Behind the Red Serge
“Most people who visit the Heritage Centre are surprised to learn that the RCMP’s international role started with Sitting Bull,” explained Robin Etherington, President and CEO of the Heritage Centre.
In 1876, Sitting Bull fled from the United States and crossed the 49th parallel into Canada to seek refuge after his resounding defeat of General Custer and the 7th Cavalry at the Little Big Horn. North West Mounted Police (NWMP) Inspector, James Walsh, courageously rode into Sitting Bull’s camp of 5,000 Sioux to tell him that he must obey Canada’s law. It’s just one of the many fascinating things that visitors discover at the RCMP Heritage Centre in Regina. (The NWMP was the precursor to the RCMP).
On August 30, 1873, an Act of Parliament authorized the establishment of the NWMP. Prime Minister John A. Macdonald’s decision to create a national police force was propelled to a great extent by the Cypress Hills Massacre of Assiniboine Indians in May 1873. The NWMP’s first role was to bring law and order to the West, drive out the whisky traders and outlaws, form friendly relations with indigenous peoples, and ensure the safety of rail workers and new settlers.
The Heritage Centre captures this colourful Western history including the incredible “Great March West,” led by Colonel French, when 310 horses and a force of 300 men left Fort Dufferin in Manitoba to establish the first forts in the West?—?Fort Macleod in 1874 and Fort Walsh in 1875.
In an exhibit on the March West visitors sit in a tent, just like the one used back then, and listen to the words of Cecil Denny who had joined the march as a journalist. As he describes a terrible thunderstorm on the prairies, suddenly, the whole tent shakes, creating the feeling that you are in the midst of it. Denny’s book, The Law Marches West, also describes other hardships?—?the clouds of mosquitoes, how the recruits were half starved on government rations and how the 4,400 pound artillery had to be dragged across the prairie.
The RCMP’s international role has evolved considerably since its dramatic beginnings in Western Canada, a role demonstrated in the exhibit, Serving All of Canada. Today, RCMP officers gather intelligence to fight terrorism, train police forces in foreign countries and participate in humanitarian activities in countries such as Haiti and Africa. The RCMP’s activities both at home and abroad have resulted in world-wide recognition as a top police force.
Another exhibit captures the force’s colourful role during the Klondike Gold Rush in the Yukon, when it manned the Chilkoot and Mountain passes from 1897 to 1900 and put an end to the Mad Trapper’s illegal activities at Rat River. The RCMP’s role continues in the northern parts of Canada and includes a lot of work with First Nations and Inuit.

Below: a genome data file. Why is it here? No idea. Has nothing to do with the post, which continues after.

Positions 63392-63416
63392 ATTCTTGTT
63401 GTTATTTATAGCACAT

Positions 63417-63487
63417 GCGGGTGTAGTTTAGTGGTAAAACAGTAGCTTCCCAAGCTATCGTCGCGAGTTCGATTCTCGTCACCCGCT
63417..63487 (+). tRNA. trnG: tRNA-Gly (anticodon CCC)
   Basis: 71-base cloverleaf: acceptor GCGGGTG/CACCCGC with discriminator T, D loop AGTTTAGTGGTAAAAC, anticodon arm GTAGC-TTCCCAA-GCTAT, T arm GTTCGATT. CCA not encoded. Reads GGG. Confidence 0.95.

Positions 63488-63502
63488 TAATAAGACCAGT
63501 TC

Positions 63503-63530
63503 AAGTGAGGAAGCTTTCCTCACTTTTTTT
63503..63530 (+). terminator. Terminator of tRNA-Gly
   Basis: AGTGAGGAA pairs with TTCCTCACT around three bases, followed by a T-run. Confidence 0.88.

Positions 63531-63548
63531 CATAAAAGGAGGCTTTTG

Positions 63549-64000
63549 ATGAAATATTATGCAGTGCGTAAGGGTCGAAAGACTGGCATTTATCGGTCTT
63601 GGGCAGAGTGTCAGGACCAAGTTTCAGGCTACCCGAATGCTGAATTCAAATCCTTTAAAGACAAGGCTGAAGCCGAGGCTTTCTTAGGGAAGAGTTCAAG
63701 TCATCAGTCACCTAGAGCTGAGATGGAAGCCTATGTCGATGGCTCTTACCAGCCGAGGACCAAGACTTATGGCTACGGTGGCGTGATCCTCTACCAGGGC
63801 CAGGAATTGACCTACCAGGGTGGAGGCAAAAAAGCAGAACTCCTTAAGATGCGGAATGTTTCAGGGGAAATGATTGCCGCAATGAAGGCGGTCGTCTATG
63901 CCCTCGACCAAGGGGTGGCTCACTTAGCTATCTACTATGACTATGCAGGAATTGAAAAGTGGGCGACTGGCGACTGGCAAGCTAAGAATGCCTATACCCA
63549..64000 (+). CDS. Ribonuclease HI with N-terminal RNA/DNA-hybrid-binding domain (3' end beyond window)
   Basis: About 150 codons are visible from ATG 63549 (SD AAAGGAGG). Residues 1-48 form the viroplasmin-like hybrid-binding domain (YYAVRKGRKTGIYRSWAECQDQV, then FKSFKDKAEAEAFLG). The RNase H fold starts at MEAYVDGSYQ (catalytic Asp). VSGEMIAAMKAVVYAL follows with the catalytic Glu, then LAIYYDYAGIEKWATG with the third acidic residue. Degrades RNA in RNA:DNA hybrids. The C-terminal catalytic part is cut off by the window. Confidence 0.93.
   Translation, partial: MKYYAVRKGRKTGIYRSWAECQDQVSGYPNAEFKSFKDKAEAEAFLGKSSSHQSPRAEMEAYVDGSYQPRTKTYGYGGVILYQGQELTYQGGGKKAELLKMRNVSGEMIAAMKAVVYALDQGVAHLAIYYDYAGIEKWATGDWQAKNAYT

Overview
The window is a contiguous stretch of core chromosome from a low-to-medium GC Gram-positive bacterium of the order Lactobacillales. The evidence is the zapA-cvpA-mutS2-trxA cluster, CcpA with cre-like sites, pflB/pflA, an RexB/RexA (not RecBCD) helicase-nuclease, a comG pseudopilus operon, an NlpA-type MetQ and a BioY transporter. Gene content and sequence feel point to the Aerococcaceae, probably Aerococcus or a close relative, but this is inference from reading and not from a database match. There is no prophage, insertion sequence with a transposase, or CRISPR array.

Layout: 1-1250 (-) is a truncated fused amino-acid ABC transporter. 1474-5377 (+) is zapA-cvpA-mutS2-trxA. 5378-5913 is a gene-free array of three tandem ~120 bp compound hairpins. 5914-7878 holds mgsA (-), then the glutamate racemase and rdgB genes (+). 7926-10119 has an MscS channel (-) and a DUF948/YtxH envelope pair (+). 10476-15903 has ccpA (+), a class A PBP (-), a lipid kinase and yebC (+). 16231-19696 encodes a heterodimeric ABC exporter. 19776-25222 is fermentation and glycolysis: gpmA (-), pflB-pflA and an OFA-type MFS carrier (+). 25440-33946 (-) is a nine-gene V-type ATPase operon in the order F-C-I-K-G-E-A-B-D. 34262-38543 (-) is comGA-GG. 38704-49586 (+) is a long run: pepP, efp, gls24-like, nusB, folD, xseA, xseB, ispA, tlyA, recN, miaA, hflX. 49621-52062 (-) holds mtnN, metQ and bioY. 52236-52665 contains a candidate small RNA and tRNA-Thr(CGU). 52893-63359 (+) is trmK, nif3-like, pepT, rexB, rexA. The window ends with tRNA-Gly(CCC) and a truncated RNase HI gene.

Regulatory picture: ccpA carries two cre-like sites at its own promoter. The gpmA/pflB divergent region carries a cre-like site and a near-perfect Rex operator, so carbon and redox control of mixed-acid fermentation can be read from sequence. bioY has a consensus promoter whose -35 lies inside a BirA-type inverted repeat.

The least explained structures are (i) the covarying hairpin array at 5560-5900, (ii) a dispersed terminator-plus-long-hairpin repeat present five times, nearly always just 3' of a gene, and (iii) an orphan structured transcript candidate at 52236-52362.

“Visitors like all of our exhibits, but the most popular is the forensics one?—?people three to ninety love it,” says Etherington. It’s easy to understand why. As visitors enter the interactive, Cracking the Case exhibit, it shows a murder scene and offers clues on how to solve it.
Authentic, amazing artifacts accompany all exhibits. Rhonda Lamb, Manager of the RCMP Historical Collections Unit, says, “The collection of museum artifacts started in 1933. Today, it has a very eclectic collection where five percent of a total of about 35,000 artefacts are on display at any one time.”
Established in 1885, the adjacent RCMP ‘Depot’ Division is where all future Mounties go for training. Visitors can take a guided tour and observe a “drill” exercise where new recruits must follow exact orders while in line-up formation. If not precisely followed?—?push-ups are quickly assigned.
From the grueling March West of 1874 to its multiple policing activities of today, a visit to the RCMP Heritage Centre vibrantly captures its many roles, past and present.
Part of the interpretive tour includes this standard tourism creative depicting drill class movements which can be observed every Monday, Wednesday and Friday at 12:45 pm at the Sergeant Major’s Parade; a live event held at RCMP Academy “Depot” Division.
The Heritage Centre, which opened in May 2007, is owned and operated by the Mounted Police Heritage Centre Inc., and welcomes about 60,000 visitors per year. It houses a state-of-the-art theatre which features the multimedia presentation, Tour of Duty. A gift shop sells licensed RCMP products, and Saskatchewan and Aboriginal crafts.
RCMP Heritage Centre
5907 Dewdney Ave., Regina, Sask S4T 0P4